Data obtained in Israel for PIRLS-2006 and TIMSS-2003 on achievements in reading literacy (likely to be affected by diglossia), and data on achievements in science and mathematics (less likely to be affected by diglossia), as well as data on a large number of socioeconomic factors that play a role in students' opportunities to learn, enabled us to control for socioeconomic factors and examine the effect of their elimination on achievement (Zuzovsky, 2010a).
Contrary to expectations, it was found that after controlling for socioeconomic factors, the achievement gap in reading literacy between Hebrew-speaking and Arabic-speaking students in favor of Hebrew-speaking students, although it had decreased, still remained large, while in mathematics and science, the previously existing gap had almost completely disappeared, and was even reversed. These findings provided empirical support for the explanation that linguistic factors such as diglossia are the main reasons for the low reading achievements of Arabic-speaking students in Israel and may have implications for low achievements in other Arabic-speaking countries as well.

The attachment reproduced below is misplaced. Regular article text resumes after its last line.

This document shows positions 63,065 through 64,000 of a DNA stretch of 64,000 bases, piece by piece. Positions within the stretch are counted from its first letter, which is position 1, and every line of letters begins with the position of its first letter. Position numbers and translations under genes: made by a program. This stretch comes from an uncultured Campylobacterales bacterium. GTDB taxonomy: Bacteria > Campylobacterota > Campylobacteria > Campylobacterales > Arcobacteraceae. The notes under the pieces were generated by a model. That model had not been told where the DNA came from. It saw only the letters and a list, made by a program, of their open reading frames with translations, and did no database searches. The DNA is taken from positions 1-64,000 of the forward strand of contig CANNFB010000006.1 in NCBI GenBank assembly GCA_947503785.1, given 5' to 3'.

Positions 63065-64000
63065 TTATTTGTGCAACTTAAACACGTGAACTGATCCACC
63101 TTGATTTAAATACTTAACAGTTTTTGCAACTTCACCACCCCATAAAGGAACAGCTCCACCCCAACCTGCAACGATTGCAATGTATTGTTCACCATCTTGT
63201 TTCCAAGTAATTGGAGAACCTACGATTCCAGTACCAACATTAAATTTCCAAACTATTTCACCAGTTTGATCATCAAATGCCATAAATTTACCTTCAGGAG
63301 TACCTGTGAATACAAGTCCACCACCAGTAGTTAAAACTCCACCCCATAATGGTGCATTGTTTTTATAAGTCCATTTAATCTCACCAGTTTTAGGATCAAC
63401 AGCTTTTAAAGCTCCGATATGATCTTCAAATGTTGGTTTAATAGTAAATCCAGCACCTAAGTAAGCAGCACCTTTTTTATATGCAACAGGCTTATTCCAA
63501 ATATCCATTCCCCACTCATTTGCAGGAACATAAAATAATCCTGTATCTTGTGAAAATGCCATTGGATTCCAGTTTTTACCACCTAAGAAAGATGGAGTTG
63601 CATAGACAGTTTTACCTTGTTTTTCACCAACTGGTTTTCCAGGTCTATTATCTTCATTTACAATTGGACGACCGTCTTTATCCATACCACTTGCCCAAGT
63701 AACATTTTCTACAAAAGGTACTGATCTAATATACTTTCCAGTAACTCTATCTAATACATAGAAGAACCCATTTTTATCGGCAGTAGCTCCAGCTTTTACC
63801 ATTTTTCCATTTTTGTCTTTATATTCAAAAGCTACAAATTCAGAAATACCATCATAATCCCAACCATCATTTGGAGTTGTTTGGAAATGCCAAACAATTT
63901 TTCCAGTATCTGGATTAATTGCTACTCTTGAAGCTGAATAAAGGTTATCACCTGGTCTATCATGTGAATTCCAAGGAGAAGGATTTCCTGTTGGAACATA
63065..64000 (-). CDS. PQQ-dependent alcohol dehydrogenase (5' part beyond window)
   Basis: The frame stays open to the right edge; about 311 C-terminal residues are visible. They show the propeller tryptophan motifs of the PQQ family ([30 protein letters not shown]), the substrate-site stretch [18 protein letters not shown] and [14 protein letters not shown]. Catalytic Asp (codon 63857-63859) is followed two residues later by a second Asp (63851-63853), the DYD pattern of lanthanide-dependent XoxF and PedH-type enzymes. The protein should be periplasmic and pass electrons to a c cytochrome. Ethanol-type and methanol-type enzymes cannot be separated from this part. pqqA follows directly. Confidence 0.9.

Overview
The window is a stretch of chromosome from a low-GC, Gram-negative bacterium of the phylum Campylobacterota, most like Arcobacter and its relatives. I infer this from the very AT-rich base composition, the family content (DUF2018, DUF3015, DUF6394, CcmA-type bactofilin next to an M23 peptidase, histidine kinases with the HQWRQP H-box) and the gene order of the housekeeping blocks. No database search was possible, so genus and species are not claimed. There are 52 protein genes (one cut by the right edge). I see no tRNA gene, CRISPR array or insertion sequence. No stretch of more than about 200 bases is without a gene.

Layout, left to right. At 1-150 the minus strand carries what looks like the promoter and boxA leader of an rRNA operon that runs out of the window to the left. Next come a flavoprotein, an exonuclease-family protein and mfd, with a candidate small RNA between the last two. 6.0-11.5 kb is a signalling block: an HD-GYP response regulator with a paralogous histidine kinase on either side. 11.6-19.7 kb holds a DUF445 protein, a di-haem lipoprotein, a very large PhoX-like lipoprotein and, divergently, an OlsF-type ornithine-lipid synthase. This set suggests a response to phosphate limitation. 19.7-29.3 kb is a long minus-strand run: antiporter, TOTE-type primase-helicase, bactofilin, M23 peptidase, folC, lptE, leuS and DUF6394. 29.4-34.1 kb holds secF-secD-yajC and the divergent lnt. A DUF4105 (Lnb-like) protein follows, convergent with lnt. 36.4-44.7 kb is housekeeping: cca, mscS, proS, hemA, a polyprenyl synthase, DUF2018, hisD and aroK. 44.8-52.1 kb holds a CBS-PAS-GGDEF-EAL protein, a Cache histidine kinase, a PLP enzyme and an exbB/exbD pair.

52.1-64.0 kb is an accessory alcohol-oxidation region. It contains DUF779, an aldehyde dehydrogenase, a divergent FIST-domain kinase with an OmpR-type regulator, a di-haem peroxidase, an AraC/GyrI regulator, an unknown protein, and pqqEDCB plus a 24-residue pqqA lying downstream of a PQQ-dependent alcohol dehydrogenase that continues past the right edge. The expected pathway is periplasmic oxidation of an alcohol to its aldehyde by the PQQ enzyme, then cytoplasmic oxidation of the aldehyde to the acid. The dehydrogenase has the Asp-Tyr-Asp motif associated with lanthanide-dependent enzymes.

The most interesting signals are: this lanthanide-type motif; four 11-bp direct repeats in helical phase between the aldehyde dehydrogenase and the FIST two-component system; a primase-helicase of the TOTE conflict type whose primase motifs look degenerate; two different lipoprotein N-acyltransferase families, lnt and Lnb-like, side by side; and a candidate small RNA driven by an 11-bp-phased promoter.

Following this line of thinking, a second study was carried out to identify instructional variables or learning activities that specifically work toward overcoming the problem associated with Arabic diglossia (Zuzovsky, 2010b). The variables that were found to interact significantly or almost significantly with the schools’ ethnic affiliation and language, and which showed improved achievements by students in Arabic-speaking schools over students in Hebrew-speaking schools, provide some clues regarding effective interventions and modes of instruction to overcome the problem associated with Arabic diglossia.